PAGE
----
? Spit or swallow
Segura Viudas Cava N.V. (Spain, £5 99, £5 13 per 7) Cava7 Isn't that cheap sparklung wune y0u get un supermarkets7 Well ut us, but there us a remarkable range of qualuty Towards the upper end of the range yOu can get sounethung really quute specual Thus house's wunes were So umpressuve that competitor Frexunet
snapped ut up Thus us amazung value for
money — crusp, clean wuth a delucate
nuttuness, and a surprusungly long funush
Sigalas Santorini 1999
(Greece, £7 99) Forget any
preconceptions you may
have about Greek wunes
‘ (unless they're good ones).
Thus us show stopping — and
I know many people (myself included)
that have mistaken this for a £10-plus‘
Californian Chardonnay, There are
wonderful aromas of walnuts and fudge
wuth the expected tropical fruits un the
background The palate us ldW-lepplllq,
which can unake ut quute a messy wune to
drunk, Do yourselves a favour and try thus
before it dusappears or changes vuntage. If
it comes back next year, ut’s sure to be
Mosaique Syrah 1999 (VDP d’oc, France, £3.99) From
NIGEL SLATER Trusting instincts
This is the tome on cooking, the universe and everything that Nigel Slater fans will know he has been straining to write for ages. It's based on the reassuring premise that recipes are a tyranny, that ‘good eating depends on nothing more than fine ingredients simply cooked'. He cajoles, almost bullies, us to accept one simple proposition: trust our instincts.
‘A recipe is an idea, a suggestion, an inspiration,’ he says. We should follow it in spirit but feel free to deviate according to what’s in the cupboard; or the mood we're in. No last—minute dashes round town to find the missing teaspoonful of ground mace for Nigel. He's confident he can persuade us that the best place to make an inspired cooking decision is in front of an open fridge door.
Appetite is stocked full of pithy philosophies — 'no olive oil, no supper' — and soulful declarations such as, ’Who hasn’t sought solace in a bowl of soup?’
Where most books offer a few pages of key ingredients and kitchen essentials, Nigel’s still writing paeans to the virtues of pepper and ridged grill pans a third of the way into the book. While urging you to seek inspiration at home, this home should be stocked with a few basics. If you’re not the type who understands why it's worth having more than one kind of vinegar in the cupboard, then this book may sound like a lot of pretentious tosh. Even some fans will raise an eyebrow as Nigel gushes about fast food:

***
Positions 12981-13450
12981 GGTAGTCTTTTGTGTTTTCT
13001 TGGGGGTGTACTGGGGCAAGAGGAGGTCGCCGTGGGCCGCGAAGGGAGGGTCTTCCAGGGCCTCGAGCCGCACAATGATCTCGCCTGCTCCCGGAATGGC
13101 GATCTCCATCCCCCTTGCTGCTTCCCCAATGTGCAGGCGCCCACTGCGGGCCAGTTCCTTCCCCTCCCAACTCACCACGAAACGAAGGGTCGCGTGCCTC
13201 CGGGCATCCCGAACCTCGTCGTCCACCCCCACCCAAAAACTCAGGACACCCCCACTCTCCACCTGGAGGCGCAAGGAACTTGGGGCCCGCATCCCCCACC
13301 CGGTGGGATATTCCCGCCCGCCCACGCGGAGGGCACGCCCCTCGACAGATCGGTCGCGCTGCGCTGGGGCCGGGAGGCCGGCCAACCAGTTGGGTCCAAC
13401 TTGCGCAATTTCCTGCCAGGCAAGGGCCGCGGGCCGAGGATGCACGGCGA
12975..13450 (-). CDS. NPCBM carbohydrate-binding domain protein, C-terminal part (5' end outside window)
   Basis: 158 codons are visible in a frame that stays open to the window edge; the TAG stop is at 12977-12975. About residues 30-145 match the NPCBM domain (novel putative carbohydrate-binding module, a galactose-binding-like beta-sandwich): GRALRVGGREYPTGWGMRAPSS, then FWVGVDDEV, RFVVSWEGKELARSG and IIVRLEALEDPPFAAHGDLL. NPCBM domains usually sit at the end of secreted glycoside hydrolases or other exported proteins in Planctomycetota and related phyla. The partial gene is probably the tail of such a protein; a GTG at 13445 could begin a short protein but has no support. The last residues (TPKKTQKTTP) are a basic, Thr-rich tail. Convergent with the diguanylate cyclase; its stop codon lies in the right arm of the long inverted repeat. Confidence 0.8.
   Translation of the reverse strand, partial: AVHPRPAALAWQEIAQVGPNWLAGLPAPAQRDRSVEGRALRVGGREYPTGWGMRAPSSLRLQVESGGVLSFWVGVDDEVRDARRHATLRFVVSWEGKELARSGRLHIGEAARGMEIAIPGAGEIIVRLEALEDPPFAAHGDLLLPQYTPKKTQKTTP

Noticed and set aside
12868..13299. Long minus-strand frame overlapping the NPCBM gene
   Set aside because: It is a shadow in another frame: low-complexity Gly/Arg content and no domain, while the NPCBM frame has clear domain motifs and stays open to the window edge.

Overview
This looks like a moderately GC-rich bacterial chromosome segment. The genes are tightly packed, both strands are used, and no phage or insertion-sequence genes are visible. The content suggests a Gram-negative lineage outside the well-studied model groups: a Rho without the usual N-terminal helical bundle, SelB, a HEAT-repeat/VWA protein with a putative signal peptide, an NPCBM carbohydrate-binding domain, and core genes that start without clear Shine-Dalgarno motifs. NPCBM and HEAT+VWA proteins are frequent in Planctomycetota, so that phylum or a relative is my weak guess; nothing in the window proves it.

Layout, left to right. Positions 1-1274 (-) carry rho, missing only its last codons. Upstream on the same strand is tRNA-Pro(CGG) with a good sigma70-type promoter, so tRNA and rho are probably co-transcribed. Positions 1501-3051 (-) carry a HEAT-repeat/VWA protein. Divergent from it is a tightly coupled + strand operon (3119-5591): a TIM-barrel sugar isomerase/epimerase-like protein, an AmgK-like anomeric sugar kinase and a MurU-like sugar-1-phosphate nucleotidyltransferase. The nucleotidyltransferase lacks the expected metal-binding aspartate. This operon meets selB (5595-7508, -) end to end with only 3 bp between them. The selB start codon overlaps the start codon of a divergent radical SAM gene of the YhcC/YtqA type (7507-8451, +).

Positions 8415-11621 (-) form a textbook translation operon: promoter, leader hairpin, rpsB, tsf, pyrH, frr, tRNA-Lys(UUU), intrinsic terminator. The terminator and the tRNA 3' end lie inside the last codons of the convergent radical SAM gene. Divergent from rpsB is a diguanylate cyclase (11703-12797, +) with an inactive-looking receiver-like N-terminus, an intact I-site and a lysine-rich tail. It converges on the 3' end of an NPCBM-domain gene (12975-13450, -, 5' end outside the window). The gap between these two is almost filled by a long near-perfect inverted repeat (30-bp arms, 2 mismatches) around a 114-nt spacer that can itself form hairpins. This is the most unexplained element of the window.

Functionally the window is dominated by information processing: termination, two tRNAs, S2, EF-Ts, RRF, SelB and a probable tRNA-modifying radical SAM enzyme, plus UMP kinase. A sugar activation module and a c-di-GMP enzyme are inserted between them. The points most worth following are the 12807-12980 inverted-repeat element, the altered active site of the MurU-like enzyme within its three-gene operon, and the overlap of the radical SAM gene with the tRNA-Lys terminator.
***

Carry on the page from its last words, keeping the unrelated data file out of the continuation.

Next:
‘ I ,1 Nigel Slater
‘Nigel is a genius’ Jamie Oliver
Slater bullies us to trust our instincts
'. . . your teeth sink into that soft, comforting bun and the piquant-sweet sauce squidges up . . . a moment of absolute bliss.’ Or doing the dishes: ’The great thing about having done the washing up is the feeling of calm and quiet accomplishment that goes with it.’
the kitchen, but in bed or curled up in an armchair. The photography by Jonathan Lovekin emphasises the warts-and-all attitude; 3 pinny stained with food, a dirty frying pan, cheese looking gooey. It's all about believing that if food is about living then living is
deep in the heart of the Languedoc, comes thus modern-styled Syrah (or Shiraz). Its nose betrays its
RhOney origins, wuth daunson aromas and hunt of spice. The palate us amazungly full for a wune at thus price, wuthout goung over the top, wuth hunts of gunger and
about food. (Donald Reid) I Appetite by Nigel Slater, Fourth Estate, £25.
Appetite is all about embracing your love of food, cooking and eating it. It's not a book you'll read just in
I Decadence by his publisher, Madsen which may be the initial ones, where 0008010” offers up something akin to Hannibal Jamie shows how to make fresh meals Post House Cabernet Lecter’s kutchen through the eyes of usung ingredients similar to ready-made Sauvignon 1998 ’